This is an update on the dramatic dimming of Orion constellation star Betelgeuse …
This past Friday, the European Southern Observatory (ESO) released a stunning side-by-side comparison of images of Betelgeuse -- both by ESO’s Very Large Telescope (VLT) at Cerro Paranal in Chile using the Spectro-Polarimetric High-contrast Exoplanet REsearch ("SPHERE") instrument, one taken fortuitously in January 2019 and another intentionally in December 2019. The result is the astonishing "before" and "after" dimming images of the surface (or very near surface region) of Betelgeuse.
The most notable feature is the change in physical shape of Betelgeuse -- and the fact that the star has preferentially dimmed on its lower half. It is unclear if that dimming is intrinsic to the star itself -- as in some sort of massive convective cell -- or if it is surrounded by a close-in cloud of dust, or a combination.
The Dec 2019 images were made by a team led by Miguel Montargès, an astronomer at KU Leuven in Belgium.
About Betelgeuse, remember that this monster red supergiant star -- although located with a best estimate distance of 642 light years from our Solar System -- is so ginormous that larger telescope arrays such as VLT can make out Betelgeuse's surface (photosphere). And if you plopped Betelgeuse down where our dear Sun is located, the star would extend somewhere into the Asteroid Belt -- and potentially to the orbit of Jupiter, as shown in this schematic:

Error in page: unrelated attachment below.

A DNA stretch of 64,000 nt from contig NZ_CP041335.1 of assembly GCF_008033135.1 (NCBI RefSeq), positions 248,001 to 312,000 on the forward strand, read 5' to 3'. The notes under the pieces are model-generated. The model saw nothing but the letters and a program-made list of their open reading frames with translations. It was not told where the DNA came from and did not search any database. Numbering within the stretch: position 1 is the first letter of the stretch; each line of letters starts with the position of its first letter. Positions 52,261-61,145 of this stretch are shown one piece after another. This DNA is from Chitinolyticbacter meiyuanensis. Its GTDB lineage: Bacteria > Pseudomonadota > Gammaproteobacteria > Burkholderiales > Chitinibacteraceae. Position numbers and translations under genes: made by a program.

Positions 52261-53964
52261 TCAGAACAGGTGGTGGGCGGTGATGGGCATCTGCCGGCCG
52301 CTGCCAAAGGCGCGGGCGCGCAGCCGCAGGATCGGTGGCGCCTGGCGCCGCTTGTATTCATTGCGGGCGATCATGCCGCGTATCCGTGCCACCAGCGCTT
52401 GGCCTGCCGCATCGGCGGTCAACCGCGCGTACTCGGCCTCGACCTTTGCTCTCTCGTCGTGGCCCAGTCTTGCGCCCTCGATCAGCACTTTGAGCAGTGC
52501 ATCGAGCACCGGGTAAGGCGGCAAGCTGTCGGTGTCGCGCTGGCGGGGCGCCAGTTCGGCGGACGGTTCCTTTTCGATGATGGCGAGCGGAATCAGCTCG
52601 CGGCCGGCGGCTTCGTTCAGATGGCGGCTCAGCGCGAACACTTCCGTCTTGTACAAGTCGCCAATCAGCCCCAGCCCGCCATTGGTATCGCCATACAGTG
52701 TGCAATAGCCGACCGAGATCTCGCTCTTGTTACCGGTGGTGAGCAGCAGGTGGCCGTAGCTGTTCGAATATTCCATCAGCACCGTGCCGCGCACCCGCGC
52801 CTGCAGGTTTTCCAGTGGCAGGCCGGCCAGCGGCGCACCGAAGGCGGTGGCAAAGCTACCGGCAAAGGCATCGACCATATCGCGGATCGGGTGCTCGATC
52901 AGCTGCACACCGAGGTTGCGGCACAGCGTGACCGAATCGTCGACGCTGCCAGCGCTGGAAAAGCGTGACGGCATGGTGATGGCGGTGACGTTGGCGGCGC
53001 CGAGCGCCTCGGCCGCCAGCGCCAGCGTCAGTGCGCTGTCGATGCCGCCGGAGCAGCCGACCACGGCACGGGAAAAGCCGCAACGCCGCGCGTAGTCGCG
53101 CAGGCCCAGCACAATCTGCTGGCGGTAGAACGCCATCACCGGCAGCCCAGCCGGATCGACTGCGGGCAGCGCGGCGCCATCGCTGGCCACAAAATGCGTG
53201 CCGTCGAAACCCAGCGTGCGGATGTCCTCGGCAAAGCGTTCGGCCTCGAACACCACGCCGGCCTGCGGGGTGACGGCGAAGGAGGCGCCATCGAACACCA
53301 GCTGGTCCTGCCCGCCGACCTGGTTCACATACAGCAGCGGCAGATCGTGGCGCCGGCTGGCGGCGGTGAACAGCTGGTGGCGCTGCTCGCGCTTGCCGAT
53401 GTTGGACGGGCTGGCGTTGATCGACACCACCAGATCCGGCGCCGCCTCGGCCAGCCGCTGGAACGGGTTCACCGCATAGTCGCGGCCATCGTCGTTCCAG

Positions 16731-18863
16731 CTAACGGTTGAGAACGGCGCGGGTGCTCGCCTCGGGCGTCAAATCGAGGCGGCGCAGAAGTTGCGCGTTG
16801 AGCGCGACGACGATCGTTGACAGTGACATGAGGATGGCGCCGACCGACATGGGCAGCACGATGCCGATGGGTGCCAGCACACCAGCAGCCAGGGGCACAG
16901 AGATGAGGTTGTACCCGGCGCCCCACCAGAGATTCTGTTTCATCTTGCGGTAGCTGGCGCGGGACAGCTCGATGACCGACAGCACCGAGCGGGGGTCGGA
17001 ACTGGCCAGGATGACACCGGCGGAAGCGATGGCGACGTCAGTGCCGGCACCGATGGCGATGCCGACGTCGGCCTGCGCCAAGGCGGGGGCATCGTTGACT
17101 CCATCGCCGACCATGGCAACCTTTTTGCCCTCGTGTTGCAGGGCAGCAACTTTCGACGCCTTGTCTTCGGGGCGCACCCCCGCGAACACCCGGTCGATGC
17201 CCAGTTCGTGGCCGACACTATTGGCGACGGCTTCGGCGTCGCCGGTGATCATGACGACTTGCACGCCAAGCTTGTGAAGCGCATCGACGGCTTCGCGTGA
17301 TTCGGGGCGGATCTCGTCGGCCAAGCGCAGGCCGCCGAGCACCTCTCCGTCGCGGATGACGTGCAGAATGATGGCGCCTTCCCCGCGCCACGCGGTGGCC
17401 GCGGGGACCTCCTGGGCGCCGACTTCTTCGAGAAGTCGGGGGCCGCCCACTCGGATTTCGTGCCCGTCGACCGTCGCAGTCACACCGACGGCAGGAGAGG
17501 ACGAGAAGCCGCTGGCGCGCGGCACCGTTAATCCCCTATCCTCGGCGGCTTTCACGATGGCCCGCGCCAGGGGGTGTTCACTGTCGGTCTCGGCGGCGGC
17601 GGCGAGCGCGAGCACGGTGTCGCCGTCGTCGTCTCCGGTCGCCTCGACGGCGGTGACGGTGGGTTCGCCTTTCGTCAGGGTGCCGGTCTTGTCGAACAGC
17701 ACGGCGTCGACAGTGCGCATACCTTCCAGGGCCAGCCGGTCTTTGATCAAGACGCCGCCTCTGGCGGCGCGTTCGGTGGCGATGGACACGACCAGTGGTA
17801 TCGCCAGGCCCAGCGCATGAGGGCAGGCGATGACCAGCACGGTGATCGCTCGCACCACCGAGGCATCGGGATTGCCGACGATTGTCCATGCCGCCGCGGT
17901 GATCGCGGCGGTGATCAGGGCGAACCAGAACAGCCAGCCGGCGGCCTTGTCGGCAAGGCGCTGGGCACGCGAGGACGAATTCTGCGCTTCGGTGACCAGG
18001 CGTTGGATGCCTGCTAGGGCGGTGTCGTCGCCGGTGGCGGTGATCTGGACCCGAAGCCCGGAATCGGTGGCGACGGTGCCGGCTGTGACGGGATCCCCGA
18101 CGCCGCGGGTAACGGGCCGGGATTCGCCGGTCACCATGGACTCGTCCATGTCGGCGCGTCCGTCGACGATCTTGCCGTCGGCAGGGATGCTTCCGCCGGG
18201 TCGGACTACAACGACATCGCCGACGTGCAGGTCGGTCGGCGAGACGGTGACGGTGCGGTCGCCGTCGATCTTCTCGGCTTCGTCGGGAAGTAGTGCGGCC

Of course, a star that massive and so late in its stellar evolution, is ejecting so much material that it isn't exactly clear where the "surface" begins. Nor is the star a typical spheroid but instead is a seething caldron of convective cells, each spanning an appreciable fraction of the photosphere.
ESO also released (in the same news release) this image (directly above) obtained with the VLT Imager and Spectrometer for mid-Infrared ("VISER") instrument on VLT showing infrared emissions from the dust surrounding Betelgeuse in December 2019. These observations were made by a team led by Pierre Kervella from the Observatory of Paris in France.
In the above VISIR image, the black disc obscures the star's center and immediate surroundings. This is so the much fainter dust plumes can be seen. The orange dot in the middle is the SPHERE image of Betelgeuse’s surface, which again is equal to the size of the orbit of Jupiter from the Sun.
Graph of Betelgeuse's dimming through Feb 5, 2020
As for the dimming, Betelgeuse appears to have stabilized at its current 36 percent of normal brightness -- not having gotten any dimmer in the past ten days (and should start to brighten). This is according to Villanova University astronomer Edward Guinan, who has been carefully following the star's dimming during the past several months.
All of this is so newsworthy because this star -- in its end-stage death throes -- will go supernova at any time, which as a practical matter, means anytime between ow and a few hundred thousand years hence.
And what an indescribable sight it will be, one that profoundly influences civilization, but it is at a sufficient distance to keep the star from being any real danger to Earth when it goes supernova, although it also helps a lot that Earth isn't staring down the star's axis of rotation.
It will then fade away to invisibility, the expanding shocked front of ionized gas and dust surrounding the remaining neutron star (Betelgeuse not massive enough to result in the formation of a black hole) probably too dim to see from Earth except through telescopes even as those elements seed the interstellar region lightyears around where the star once was.